Effective Java #3: Be Monoelvistic like the Singleton

I’ve added a new page in the Joshua Block Tribute section of my blog:

Enforce the Singleton

Elvis, courtesy of the Britannica Blog.

Elvis, courtesy of the Britannica Blog. See also elvis.com.

Singletons have a unique property: there is only one instance of a singleton in the whole system as far as the application is concerned.

On Android many people make the mistake of believing the Activity or any object returned by a getContext() call is a singleton.  But in fact it’s not.  It can be created, re-created, mocked, and otherwise destroyed at any time.

I like to describe Context as just a “gate keeper” that ensures you have a valid application running when you do things like save files to the disk or perform networking.

As far as I know the only kind of Context that is guaranteed to be a singleton on Android is the Context object returned by Context.getApplicationContext().

This is the recommended way to get a global context on Android.  But there is another way as well, and it can serve as an in-memory data store for simple data items.  If you specify an Application derived object in your Android manifest (see the javadocs), you can safely get a singleton object that is unique as long as your process is active:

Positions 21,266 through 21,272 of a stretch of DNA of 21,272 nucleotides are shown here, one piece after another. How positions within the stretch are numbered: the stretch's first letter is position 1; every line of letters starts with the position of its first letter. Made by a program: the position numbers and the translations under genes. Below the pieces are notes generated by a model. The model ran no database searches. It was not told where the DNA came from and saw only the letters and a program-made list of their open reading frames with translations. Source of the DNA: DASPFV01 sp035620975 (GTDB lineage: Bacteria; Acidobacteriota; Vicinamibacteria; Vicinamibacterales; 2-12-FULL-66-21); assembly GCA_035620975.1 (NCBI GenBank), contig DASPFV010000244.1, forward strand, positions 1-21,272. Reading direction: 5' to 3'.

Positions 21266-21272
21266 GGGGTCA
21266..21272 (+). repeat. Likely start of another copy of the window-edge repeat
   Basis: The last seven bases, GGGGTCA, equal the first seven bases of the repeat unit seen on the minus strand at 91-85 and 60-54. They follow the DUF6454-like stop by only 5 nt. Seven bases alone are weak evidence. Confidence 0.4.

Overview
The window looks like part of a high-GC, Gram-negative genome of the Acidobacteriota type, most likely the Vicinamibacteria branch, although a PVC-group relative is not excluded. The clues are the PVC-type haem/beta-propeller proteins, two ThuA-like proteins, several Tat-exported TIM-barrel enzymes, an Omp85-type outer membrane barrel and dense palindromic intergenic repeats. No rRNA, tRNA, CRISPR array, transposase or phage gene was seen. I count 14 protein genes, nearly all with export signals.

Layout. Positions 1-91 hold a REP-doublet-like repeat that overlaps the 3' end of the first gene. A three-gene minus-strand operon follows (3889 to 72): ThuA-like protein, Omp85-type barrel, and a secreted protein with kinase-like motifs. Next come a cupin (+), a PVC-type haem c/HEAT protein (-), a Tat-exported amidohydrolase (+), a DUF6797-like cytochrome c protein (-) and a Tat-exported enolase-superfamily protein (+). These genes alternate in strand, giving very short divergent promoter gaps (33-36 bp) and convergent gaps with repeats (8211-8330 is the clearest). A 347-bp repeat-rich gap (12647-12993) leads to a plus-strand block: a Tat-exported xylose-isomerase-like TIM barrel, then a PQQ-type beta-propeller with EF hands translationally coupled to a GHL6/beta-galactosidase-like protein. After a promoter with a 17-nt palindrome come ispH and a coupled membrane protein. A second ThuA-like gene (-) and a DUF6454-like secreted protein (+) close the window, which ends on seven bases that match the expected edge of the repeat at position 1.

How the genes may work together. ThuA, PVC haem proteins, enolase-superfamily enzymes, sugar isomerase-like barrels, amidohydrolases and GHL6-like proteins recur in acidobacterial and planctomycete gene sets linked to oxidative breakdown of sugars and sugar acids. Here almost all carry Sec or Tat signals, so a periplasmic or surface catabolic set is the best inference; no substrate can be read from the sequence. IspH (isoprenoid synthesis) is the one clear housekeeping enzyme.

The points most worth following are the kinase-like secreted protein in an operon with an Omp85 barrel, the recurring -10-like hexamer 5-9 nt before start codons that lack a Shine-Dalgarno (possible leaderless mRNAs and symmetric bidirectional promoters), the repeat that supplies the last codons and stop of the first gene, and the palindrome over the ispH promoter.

public class MyApplication extends Application{
     private static MyApplication APP;

     public static String someValue;

     public void onCreate(){
          THISAPP = (MyApplication)this;

      * Very handy to have around when a thread doesn't have a context:
      * new Thread{
      *    public void run(){
      *         String prop = MyApplication.getApp().getPreference("MYPROPERTY", null);
      *         ...
      *    }
      * }
     public void getPreference(String key, String defaultValue){ 
        SharedPreferences prefs = getDefaultSharedPreferences(this);
        return prefs.getString(key, defaultValue);

      * Must use static factory form in this case because onCreate
      * is the only place to get a valid reference.
      * Call 
      *            MyApplication myApp = MyApplication.getApp();
      * to get the application singleton with global scope.
     public static final MyApplication getApp(){
          if (THISAPP == null)
             throw new  IllegalStateException(
                  "the application has not been initialized");

           * THISAPP can be used to store some static data that multiple
           * activities can access.  Watch out for a different 
           * instance in your service, however - it may be running in 
           * a different process!
          return THISAPP;

And now it's your turn ... comment here or on Twitter (@Androider)

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